Want to see this summer's rare total solar eclipse? Better hurry

FILE PHOTO: Man observes a solar eclipse in Sofia, Bulgaria. (Photo credit: Impact Press Group/

SEATTLE -- If you wanted to see this summer's total eclipse of the sun, but haven't made arrangements yet, time is running out.

The total solar eclipse is August 21, 2017, and will be bringing thousands of visitors to the Pacific Northwest because it hasn't happened from coast-to-coast in nearly 100 years.

How much of the event you get to see depends on where you are, if you've found a place to stay, and if the weather permits.

No matter where you are in the Seattle-area, though, you'll experience a partial eclipse.

According to meteorologist Scott Sistek, you'll see the moon block about 93% of the sun so long as the sky is clear (it'll get dark, nonetheless).

But will the sky be clear? Sistek says:

  • While chances of rainfall on any given Aug. 21 in Seattle is a little less than 20%, odds of an overcast or mostly cloudy sky in the late morning is about 56% -- mainly due to the frequent marine layers in the summer time.
  • That leaves about a 13% chance of partly cloudy skies, and the remaining 31% chance of it being mostly clear during the eclipse. That's why areas east of the Cascades -- spots much less affected by marine layers -- are so popular.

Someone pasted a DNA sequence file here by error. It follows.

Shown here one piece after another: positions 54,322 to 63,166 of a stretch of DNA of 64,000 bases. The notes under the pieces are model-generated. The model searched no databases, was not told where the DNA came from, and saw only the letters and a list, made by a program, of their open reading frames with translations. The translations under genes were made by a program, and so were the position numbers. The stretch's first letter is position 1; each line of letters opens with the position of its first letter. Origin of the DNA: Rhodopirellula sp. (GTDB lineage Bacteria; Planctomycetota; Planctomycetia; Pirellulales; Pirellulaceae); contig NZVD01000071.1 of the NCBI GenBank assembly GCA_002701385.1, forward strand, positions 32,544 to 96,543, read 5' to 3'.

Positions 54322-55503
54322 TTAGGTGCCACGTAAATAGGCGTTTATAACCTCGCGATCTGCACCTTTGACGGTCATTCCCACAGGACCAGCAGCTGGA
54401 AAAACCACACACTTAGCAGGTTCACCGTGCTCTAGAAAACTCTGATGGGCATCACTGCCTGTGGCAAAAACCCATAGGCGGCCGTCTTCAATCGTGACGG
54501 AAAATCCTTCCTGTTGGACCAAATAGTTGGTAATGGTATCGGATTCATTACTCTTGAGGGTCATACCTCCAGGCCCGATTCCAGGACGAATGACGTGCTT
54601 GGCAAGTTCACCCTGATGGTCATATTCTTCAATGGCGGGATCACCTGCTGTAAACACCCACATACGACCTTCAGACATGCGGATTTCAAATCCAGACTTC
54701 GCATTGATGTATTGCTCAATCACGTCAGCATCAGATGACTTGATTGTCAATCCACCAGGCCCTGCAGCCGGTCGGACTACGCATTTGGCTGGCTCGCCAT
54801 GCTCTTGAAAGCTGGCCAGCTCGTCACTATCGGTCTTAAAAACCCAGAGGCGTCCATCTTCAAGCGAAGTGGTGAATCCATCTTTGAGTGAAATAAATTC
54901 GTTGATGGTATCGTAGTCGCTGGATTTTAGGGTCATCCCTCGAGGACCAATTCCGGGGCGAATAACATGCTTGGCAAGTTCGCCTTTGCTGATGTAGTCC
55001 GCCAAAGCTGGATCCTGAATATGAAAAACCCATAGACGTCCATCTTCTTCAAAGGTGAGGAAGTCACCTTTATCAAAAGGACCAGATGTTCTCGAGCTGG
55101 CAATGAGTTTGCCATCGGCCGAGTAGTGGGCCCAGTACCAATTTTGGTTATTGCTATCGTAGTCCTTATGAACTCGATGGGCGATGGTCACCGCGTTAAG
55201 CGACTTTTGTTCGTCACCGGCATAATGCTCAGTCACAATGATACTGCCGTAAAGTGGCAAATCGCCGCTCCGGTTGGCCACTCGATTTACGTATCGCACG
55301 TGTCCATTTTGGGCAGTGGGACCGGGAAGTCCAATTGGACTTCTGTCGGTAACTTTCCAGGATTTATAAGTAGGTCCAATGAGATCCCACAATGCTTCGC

To see the total eclipse you'll need to be in a swatch called the "umbria," which passes right through Oregon - be aware that Portland and Eugene are not in the path of totality.

The best spot in Oregon, according to, is "at a rocky spot of ground just north of Newport that sticks its nose out into the Pacific." The shadow first touches land at 10:15 a.m., and totality will last for about a minute and 50 seconds in that spot.

The shadow then goes on to Dallas, Albany, Corvallis, Lebanon, Philomath, McMinnville, Woodburn, and Salem - all places that will experience the total eclipse.

Oregon's capitol city, Salem, is one of the best places in the country to see the total eclipse - as long as you have a place to stay.

Salem hotels are booked for August 20-21, campsites are full, and one of the last opportunities to book a viewing space is the Siuslaw National Forest.

On March 30, the Siuslaw National Forest will take 140 vehicle permit reservations for Mary's Peak and Mount Hebo.

More information on reserving spots will be posted March 27 online, with permit reservations available starting at 7 a.m. on March 30.

Don't forget: You'll need special glasses, filter, or app to see the total eclipse, and an understanding of photography to get the shot you're hoping for.

Best of luck to those hustling down to Oregon, and congratulations to those who have already made their arrangements!

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